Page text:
China Regulatory Brief: Liberalization of Domestic Bond Market, China-South Korea FTA
China Opens Up Domestic Bond Market
On May 28, the People’s Bank of China (PBoC) released a circular which allows overseas banks to borrow RMB funds through buy backs for use overseas. Further, certain settlement banks and participating banks that have been approved by Chinese authorities may carry out bond buy back transactions. China has recently approved 32 foreign institutions including HSBC and Morgan Stanley to invest in its US$5.9 trillion domestic bond market. China has the world third-largest domestic bond market, behind the U.S. and Japan. However, the country has put severe restrictions on investment into its domestic bond market. The recent move is considered to be a big step towards the liberalization of its domestic bond market and opening up of its capital markets to foreign investment.
Shanghai FTZ Lifts Restrictions on Value-added Telecommunications Services
On May 29, China’s Ministry of Industry and Information Technology (MIIT) announced its decision to further lift the restrictions on providing value-added telecommunications services in the Shanghai Free Trade Zone (FTZ). Specifically, the facilities used for providing call center services and domestic internet protocol virtual private network services (VPN) may be installed within the Shanghai city. Meanwhile, relevant service providers are allowed to set up content delivery networks (CDN) nationwide for immediate speed improvements to their own websites. Previously, investors providing value-added telecom services were only allowed to set up their service facilities within the Shanghai FTZ.
In China, telecom services are classified into two categories: value-added telecom services (VATS) and basic telecom services. Basic telecom services are services like fixed and mobile telephone, wireless internet, mobile internet etc. Value-added telecom services are ones that use basic telecom networks to provide services.
China and South Korea Sign Free Trade Agreement
On June 1, China and South Korea signed the much anticipated Free Trade Agreement (FTA), after three year’s of previous negotiations. It was announced that the deal would eliminate tariffs on 90 percent of the goods traded between China and South Korea. China is now South Korea’s largest trading partner. With a uniform and consolidated free trade agreement (FTA), both China and South Korea would benefit significantly. The economic bounties include reduced tariffs and barriers in the domains of trading hi-tech goods and services, investment, and rules of origin for imports. The FTA is expected to come into force later this year. China is also looking to finalize a trilateral FTA with Japan and South Korea.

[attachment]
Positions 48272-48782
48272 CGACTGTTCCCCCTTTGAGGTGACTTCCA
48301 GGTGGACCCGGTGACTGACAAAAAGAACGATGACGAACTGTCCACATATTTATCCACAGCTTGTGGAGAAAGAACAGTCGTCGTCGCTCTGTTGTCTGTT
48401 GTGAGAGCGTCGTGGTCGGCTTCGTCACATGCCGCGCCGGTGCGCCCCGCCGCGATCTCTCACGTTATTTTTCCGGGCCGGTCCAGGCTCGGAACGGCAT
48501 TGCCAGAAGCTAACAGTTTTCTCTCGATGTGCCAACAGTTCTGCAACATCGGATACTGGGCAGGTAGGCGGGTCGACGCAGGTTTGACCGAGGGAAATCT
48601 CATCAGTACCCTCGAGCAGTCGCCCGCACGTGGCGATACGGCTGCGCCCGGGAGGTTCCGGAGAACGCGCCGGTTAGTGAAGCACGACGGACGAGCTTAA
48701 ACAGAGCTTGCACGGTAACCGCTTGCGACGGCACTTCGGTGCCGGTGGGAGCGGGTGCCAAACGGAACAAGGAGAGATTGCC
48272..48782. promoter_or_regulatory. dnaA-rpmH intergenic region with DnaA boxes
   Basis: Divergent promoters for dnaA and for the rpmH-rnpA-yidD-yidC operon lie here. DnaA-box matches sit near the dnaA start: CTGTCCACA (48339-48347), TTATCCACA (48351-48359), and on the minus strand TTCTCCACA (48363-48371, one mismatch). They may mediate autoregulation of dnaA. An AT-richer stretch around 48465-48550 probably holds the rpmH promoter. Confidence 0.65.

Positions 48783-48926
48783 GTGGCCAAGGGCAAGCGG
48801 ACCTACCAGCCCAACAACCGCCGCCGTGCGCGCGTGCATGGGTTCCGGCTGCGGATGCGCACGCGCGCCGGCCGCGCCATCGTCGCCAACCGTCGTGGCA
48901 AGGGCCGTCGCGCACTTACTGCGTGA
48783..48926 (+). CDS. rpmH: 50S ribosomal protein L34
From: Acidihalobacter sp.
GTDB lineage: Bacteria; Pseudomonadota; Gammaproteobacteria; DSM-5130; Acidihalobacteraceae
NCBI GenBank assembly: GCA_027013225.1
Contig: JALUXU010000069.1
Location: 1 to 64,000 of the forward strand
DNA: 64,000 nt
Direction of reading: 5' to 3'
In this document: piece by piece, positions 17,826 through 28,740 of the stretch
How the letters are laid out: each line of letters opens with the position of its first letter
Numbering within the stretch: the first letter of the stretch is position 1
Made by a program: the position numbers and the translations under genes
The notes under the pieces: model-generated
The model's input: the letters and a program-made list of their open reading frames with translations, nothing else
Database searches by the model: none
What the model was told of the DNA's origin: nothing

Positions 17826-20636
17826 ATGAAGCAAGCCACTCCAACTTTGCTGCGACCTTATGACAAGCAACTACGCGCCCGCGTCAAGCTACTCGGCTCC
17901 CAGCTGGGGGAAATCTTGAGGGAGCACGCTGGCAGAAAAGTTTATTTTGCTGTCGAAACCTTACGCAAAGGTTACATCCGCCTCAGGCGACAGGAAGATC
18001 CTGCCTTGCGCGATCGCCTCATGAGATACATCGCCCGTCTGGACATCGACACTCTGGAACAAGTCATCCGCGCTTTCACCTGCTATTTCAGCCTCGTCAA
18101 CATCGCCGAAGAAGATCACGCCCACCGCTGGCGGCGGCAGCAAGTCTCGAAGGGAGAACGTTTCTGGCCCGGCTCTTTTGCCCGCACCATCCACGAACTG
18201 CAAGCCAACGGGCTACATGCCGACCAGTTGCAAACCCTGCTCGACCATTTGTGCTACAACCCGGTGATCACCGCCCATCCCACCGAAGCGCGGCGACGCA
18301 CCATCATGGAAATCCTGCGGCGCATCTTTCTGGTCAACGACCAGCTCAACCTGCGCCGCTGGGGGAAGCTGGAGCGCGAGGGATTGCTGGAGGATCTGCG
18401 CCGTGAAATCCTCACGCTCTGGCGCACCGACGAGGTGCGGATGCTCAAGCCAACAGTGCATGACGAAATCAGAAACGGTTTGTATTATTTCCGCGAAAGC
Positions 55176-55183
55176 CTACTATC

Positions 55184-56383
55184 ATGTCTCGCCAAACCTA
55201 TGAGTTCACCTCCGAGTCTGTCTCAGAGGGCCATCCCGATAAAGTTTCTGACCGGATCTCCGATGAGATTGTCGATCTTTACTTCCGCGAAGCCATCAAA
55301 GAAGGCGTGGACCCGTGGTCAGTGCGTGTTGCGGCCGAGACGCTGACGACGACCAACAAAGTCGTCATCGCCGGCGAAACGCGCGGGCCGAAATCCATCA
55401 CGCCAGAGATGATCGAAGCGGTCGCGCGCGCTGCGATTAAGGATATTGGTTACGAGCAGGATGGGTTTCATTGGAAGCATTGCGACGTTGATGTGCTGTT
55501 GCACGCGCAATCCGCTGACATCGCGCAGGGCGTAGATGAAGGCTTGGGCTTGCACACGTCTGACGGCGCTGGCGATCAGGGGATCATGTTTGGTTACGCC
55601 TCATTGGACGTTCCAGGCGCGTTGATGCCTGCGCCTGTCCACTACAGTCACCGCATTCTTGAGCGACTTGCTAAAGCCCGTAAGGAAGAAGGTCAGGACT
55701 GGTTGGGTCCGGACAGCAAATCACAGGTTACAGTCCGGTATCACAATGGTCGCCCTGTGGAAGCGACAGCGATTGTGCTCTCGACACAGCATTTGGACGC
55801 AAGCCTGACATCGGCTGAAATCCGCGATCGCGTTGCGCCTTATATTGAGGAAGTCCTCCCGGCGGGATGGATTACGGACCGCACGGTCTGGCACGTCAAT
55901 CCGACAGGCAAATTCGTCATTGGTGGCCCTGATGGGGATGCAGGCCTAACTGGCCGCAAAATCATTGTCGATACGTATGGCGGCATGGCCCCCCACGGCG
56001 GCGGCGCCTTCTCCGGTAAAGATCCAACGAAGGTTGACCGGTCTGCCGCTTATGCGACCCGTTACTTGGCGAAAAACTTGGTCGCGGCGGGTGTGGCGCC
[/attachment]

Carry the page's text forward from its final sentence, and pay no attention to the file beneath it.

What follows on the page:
China to Implement Unified Social Credit Code for Enterprises
On June 4, Chinese Premier Li Keqiang announced the decision to implement the unified social credit code system for enterprises during an executive meeting of the State Council. Specifically, enterprises will receive a unified code and registration certificate upon incorporation. The social credit code will be treated as an ID card of sorts for the company. Meanwhile, China launched an official credit information platform for market players, which enables the public to view the enterprises’ credit information easily. All the enterprises are required to switch to the new code and registration certificate by the end of 2017.
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Using China’s Free Trade & Double Tax Agreements
In this issue of China Briefing, we examine the role of Free Trade Agreements and the various regional blocs that China is either a member of or considering becoming so, as well as how these can be of significance to your China business. We also examine the role of Double Tax Treaties, provide a list of active agreements, and explain how to obtain the tax minimization benefits on offer.
Revisiting the Shanghai Free Trade Zone: A Year of Reforms
In this issue of China Briefing, we revisit the Shanghai FTZ and its preferential environment for foreign investment. In the first three articles, we highlight the many changes that have been introduced in the Zone’s first year of operations, including the 2014 Revised Negative List, as well as new measures relating to alternative dispute resolution, cash pooling, and logistics. Lastly, we include a case study of a foreign company successfully utilizing the Shanghai FTZ to access the Outbound Tourism Industry.
E-Commerce in China
In this issue of China Briefing Magazine, we cover the current laws pertinent to the e-commerce industry in China, as well as introduce the steps involved in setting up an online shop in the country in order to help provide foreign investors with an overview of the e-commerce landscape in China.
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